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Honk Kong Action Kit - Hit Kit #1

Honk Kong Action Kit – Hit Kit #1

This is the first in a series of packs of sounds (kits) that are great for those classic Kung Fu epics or other big action films you are working on. This is not just 270 sounds that you can play with and try to get “the right hit sound”. What is in “Hit Kit #1” are 69 groups of sounds that are preset to work together. The naming separates the groups into two sequences.

The hard part about laying in hundreds of hits in a classic Honk Kong Action sequence is not syncing the hundreds of hits but keeping all those hits from sounding boring. The key is rhythm, musicality, and variety. These sequences are groups of “hits” that were designed to use sequentially. Your scene is going to be different so the exact sequence of hits will probably need to be played with a bit but used in order or close will give you variety and keep your “Tun O’ Hits” from sounding like you used the same one over and over. How do I know? Well these hits in this order were used in an actual wide release Hong Kong Action Film.

Part of how you keep hits interesting is you layer them up and adjust the parts. There are a couple “just hits” files, usually to demonstrate the rhythm aspect of cutting hits, but almost all of the groups in this kit are “layered up”. Groups contain up to four hits (the majority are two and three), plus one to four whooshes (mostly one), and some extra sounds as sweeteners.

The classic layer is a high, medium, and a low hit plus a whoosh. All of the groups have been rendered out so each sound is the same length for easy assembly. You can easily change the character and “hardness” of hits by adjusting the levels and placement of the parts of the group. Moving the whoosh closer to the hit makes it faster/harder, moving it earlier tends to make it a big wind up hit. By changing the balance of the High/Med./Low hits you can change the hardness and “weight” of the hit. The groups are very flexible and can create thousands of variations. And of course you can use any sound on it’s own.

A note on sample rates. When these sounds were recorded 96K wasn’t an option. Some parts were recorded to 2” magnetic tape, some to 1/4” magnetic tape, and others to DAT (48/16) or directly into Pro Tools (48/16). For the kit sounds were digitized at 96/24 for processing. THat is the reason that the 96K kit is only nominally more expensive than the 48k version. Most collections are charging double to 3X for the higher sample rate files, but those files were recorded at the higher rate so you are getting more “real” data. I’m making the 96 available because you might get some smoother pitching with them but? It’s an option if your a 96K fan.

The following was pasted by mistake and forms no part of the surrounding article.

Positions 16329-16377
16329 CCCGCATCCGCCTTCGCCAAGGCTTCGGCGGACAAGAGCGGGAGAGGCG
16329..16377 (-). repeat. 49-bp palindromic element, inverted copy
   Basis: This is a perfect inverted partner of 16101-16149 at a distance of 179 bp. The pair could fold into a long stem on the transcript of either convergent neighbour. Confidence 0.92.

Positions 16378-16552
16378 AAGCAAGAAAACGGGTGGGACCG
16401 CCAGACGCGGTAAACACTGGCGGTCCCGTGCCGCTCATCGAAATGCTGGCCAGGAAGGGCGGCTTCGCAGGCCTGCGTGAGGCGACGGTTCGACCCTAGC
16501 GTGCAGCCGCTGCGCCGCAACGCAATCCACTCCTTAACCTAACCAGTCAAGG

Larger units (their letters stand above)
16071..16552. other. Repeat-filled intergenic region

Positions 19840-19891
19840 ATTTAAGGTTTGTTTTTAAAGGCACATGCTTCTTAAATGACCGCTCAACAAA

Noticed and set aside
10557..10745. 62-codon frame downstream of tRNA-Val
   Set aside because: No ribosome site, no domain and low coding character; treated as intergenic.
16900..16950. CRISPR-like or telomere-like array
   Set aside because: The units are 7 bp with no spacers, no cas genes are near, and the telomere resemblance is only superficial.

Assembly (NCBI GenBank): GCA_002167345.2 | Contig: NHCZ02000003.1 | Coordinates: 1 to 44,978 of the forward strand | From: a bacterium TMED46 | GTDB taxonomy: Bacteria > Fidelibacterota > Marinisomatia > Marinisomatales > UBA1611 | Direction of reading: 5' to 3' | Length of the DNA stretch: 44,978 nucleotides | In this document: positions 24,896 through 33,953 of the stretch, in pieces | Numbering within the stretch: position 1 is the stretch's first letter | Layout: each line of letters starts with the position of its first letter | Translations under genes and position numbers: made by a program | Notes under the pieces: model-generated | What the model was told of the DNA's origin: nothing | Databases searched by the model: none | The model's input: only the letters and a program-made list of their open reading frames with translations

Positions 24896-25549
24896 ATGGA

A note on the files. These are working files. They were recorded and then they were altered in postproduction to fit the needs of the show. So you will find some hits are clipped, this was done intentionally. It was/ is a common “trick” to add some “crunch” by intentionally gaining a sound till it clips a bit at the peak. The point is that these are not raw recording these are the finished working sounds. If you want sounds to do extensive manipulations to you are probably better off getting a collection of high sample rate raw sounds. These groups are really designed to be a fast relatively painless way to lay in a bunch of hits in an action sequence.

If you just drop them in you will get a pretty classic Hong Kong Action sound (well actually it will be the more interesting Hollywood rerelease sound). If your fight is less stylized then tone down or remove the whoosh (though mixed really low it does add impact and interest), and lower or lose some of the hit layers.

Soundminer Metadata is embedded, though since these are designed to be used as groups individual sounds have just basic descriptions. Hit #1 will as a rule be the higher or harder sound and hit #3 will be the lowest. Hit #4 is usually a support hit for one of the first three so it varies. When there are multiple whooshes they are usually serving different purposes. Such as a longer one for the swing and a short one to add more impact. Sweetener sounds and extras are things like a hit with a metallic component or some hit related but not directly part of the hit sound.

The next “Hit Kit” will be hits with weapons. Then maybe support sounds, whooshes, body falls etc.

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